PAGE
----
Back in the 1850's, Dred Scott, a slave from the south was taken north into a free state. He and his supporters declared that he was free by the simple fact that he had been taken to a state that did not recognize slavery. The case was settle in the federal court in St. Louis, this very building. It was decided that slaves have no 'standing' in court, as they are property and the case could not be heard.
The Old Courthouse downtown St. Louis was the location of the historic Dred Scott decision. In fact, they just celebrated the 150 year anniversary of the case. It is very close to the Arch and provides a great photo opportunity.
The old courthouse is in downtown St. Louis and is within walking distance of the arch. The building houses a museum associated with the history of the area. Admission was free the last time I was there and there were people there who could assist visitors with information about the area. One of the most significant historical events taking place here was the Dred Scott case in the 1800's. Ultimately, the case reached the Supreme Court, which ruled that slaves were property of their owners and therefore had no rights. This issue would prove to be very divisive and soon after that, the nation would be plunged into the Civil War.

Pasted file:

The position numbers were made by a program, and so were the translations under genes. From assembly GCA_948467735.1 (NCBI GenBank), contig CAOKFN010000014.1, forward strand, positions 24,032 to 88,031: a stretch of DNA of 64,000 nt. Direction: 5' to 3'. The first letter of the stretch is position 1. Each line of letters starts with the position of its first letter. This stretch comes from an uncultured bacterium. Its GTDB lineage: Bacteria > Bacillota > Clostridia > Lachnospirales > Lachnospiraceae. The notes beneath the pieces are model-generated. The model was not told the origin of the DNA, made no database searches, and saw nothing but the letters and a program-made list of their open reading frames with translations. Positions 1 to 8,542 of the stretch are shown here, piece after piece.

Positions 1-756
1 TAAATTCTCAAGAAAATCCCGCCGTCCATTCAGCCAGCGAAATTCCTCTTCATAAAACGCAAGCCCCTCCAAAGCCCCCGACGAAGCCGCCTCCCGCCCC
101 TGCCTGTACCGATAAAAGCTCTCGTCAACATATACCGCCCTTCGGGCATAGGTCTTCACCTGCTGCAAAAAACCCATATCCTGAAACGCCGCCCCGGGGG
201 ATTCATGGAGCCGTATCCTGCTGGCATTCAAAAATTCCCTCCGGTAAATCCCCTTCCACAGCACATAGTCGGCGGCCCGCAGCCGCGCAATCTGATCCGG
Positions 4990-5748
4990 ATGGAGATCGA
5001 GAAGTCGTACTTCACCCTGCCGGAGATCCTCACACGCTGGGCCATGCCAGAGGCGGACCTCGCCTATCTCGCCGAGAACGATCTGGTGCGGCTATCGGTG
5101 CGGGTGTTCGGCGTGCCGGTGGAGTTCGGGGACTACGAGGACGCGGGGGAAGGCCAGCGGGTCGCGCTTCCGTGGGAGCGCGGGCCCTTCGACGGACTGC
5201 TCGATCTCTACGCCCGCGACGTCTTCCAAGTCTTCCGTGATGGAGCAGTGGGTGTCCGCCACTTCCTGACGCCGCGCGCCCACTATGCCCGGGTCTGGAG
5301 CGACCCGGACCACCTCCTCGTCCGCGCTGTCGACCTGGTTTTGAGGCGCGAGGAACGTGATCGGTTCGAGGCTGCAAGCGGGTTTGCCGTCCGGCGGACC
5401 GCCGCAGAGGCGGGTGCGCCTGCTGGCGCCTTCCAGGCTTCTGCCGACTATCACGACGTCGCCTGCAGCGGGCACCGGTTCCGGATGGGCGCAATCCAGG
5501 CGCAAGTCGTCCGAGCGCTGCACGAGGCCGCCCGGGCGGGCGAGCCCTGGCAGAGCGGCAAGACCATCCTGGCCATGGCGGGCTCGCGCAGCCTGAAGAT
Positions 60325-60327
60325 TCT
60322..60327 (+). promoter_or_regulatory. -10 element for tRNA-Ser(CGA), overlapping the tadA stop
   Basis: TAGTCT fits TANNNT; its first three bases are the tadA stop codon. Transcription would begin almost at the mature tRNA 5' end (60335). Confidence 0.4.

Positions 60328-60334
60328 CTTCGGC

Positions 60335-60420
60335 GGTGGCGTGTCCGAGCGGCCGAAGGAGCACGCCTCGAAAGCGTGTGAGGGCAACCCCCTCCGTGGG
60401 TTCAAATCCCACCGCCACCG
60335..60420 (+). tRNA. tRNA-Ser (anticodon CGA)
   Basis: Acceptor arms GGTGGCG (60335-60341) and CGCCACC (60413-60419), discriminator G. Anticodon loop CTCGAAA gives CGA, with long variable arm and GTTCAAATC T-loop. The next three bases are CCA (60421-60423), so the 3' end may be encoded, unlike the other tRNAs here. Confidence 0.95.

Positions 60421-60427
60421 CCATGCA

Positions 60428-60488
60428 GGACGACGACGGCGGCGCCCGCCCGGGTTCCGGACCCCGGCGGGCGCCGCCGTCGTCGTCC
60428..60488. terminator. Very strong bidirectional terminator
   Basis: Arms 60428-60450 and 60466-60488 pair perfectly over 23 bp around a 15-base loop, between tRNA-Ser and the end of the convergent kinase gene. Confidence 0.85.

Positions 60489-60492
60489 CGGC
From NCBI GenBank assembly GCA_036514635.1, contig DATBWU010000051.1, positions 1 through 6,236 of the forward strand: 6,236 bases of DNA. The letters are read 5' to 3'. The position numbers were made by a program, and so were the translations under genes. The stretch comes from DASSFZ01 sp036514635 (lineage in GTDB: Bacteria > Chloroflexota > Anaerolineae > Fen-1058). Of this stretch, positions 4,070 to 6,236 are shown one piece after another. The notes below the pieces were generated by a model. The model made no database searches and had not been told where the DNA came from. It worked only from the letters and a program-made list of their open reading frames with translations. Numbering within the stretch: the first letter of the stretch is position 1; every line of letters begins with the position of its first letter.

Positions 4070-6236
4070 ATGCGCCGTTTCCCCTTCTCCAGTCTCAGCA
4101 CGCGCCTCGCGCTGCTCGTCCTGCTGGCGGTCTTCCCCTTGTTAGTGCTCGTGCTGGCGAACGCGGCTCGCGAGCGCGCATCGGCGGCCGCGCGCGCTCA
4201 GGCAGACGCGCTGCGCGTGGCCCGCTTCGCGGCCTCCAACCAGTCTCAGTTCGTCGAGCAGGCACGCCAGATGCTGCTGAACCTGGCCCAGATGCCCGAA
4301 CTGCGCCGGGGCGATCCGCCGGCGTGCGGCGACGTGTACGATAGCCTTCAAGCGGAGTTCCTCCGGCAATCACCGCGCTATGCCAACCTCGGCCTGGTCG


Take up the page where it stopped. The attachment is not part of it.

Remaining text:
Built in 1839, the old Courthouse was the sight of 2 major trials, Dred Scott case and the Virginia Minor case. Tours are given here regularly .The Museum of St. Louis history is also located here. Make sure you get a picture of the courthouse with the arch in the background. Very nice.
Built in 1839, the Old Courthouse was the sight of two major trials that further pushed the young United States towards a massive civil war. In 1847 and again three years later Dred Scott, a fifty year old Virginia-born slave, sued for his freedom. In 1873 sufferagist Virginia Minor sued for a woman's right to vote. Her efforts weren't realized until 1920, when the 19th Amendment to the Constitution passed. The website below gives a history of both landmark cases.
National Park Service rangers lead regular tours. A musuem of St. Louis city history is also housed here. The far west end of Kiener Plaza is the place to get a nice picture of the Arch framing the Courthouse.
Another pace of historical importance is the Courthouse in front of the Arch. Here, the Dred Scott trial took place na dsome other important ones.
There's a beautiful plaque outside that commemorates the trials that were held in the courthouse.
Built in 1828, the Old Courthouse was the site of the famoys Dred Scott case, where a slave plead for his freedom. Now you will find interesting exhibits that are free.
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